January 25, 2017 11:28 AM


Abby Lee Miller‘s made a name for herself as the tough dance coach with a roster of star ballerinas on her hit reality show, Dance Moms, but behind the scenes, she’s been battling financial issues for years.

Now, she’s facing up to two and a half years in prison after pleading guilty to attempting to hide $775,000 of income during proceedings following a 2010 Chapter 11 bankruptcy filing, and to failing to report $120,000 in Australian currency that she allegedly brought into the country illegally.

But even before her most current legal woes, and long before Dance Moms took off, Miller was dealing with financial issues, a hometown source of Penn Hills, Pennsylvania tells PEOPLE.

“Before the show, we’d be [at the studio] on a Saturday afternoon and sheriffs would come and post notices saying they were going to shut the studio down for unpaid taxes,” says the source who witnessed one such instance. “They would be pinning notes.”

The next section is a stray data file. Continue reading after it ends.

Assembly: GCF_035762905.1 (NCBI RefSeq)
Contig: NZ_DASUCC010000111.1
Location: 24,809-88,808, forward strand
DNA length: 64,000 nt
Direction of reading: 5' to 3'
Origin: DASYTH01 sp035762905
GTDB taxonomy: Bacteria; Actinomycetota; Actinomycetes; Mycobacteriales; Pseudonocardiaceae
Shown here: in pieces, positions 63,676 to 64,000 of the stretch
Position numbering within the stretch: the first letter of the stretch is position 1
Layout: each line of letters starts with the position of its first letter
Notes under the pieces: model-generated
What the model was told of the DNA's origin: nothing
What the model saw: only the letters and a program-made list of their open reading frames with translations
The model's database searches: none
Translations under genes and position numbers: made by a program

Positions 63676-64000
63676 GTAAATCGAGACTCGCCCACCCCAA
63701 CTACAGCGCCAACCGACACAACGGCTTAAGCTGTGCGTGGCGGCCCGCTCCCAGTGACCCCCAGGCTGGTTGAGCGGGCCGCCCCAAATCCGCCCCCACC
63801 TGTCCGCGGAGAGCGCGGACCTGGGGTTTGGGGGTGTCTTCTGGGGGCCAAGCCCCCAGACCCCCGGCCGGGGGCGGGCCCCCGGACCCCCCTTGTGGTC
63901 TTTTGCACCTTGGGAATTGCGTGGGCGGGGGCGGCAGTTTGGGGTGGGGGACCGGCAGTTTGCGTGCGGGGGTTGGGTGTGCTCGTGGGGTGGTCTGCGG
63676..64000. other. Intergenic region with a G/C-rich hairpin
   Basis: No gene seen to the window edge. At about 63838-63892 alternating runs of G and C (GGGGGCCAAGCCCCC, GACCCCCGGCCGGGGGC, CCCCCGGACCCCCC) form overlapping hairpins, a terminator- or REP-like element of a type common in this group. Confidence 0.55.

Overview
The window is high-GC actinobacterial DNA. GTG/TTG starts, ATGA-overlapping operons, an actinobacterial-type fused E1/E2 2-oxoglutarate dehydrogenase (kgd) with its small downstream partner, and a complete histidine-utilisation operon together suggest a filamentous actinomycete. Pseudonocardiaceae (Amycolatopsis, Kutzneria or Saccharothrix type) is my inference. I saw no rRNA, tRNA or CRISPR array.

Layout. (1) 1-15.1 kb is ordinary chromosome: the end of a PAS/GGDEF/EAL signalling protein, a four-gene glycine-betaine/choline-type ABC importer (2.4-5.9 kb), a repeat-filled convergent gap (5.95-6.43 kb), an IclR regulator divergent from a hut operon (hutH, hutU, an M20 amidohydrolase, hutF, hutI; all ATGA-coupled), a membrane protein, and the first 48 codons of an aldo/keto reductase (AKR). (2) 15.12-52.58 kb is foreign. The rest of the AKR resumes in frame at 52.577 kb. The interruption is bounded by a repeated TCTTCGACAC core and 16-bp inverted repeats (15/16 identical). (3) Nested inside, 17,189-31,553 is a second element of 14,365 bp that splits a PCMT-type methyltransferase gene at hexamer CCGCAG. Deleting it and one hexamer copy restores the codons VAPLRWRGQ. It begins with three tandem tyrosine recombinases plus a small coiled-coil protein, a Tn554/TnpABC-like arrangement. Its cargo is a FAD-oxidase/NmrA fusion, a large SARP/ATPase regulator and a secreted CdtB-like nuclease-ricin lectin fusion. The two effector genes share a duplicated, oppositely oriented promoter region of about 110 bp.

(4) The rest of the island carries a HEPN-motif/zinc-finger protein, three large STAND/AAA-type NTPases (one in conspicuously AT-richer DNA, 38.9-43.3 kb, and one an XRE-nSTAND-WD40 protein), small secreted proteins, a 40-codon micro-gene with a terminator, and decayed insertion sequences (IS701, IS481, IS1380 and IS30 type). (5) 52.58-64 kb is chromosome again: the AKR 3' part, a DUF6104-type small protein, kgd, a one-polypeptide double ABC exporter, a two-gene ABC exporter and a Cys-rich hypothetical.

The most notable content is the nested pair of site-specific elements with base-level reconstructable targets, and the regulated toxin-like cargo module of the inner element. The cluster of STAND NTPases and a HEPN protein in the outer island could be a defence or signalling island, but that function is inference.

(In her 2010 bankruptcy filing, Miller admitted to having $400,000 worth of unpaid taxes.)

Miller’s attorney, Robert J. Ridge, tells PEOPLE, “I can confirm that the studio was scheduled for sale for unpaid taxes.”

Certain individuals in the community rallied around the controversial dance teacher to help her amidst her debt crisis, the source says. Miller, in turn, would offer them free tuition and began to favor the students that gave her more lavish Christmas presents, the source claims.

According to the source, Miller then began to “expect” that the mothers of her dance students would pay her way during the high stakes dance competitions that required her to travel, asking them to foot the bill for hotel rooms and meals, and staying on cots in the girls’ rooms to save money when the families would refuse.

In reference to claims that Miller required that her hotel and meal fees be covered, Ridge tells PEOPLE, “[They] contain assertions I have never heard before — from either witnesses or the government.”

“It was all very tangled,” says the source.

Miller’s impending sentencing is scheduled for Feb. 24, and her attorneys have asked the judge for probation.

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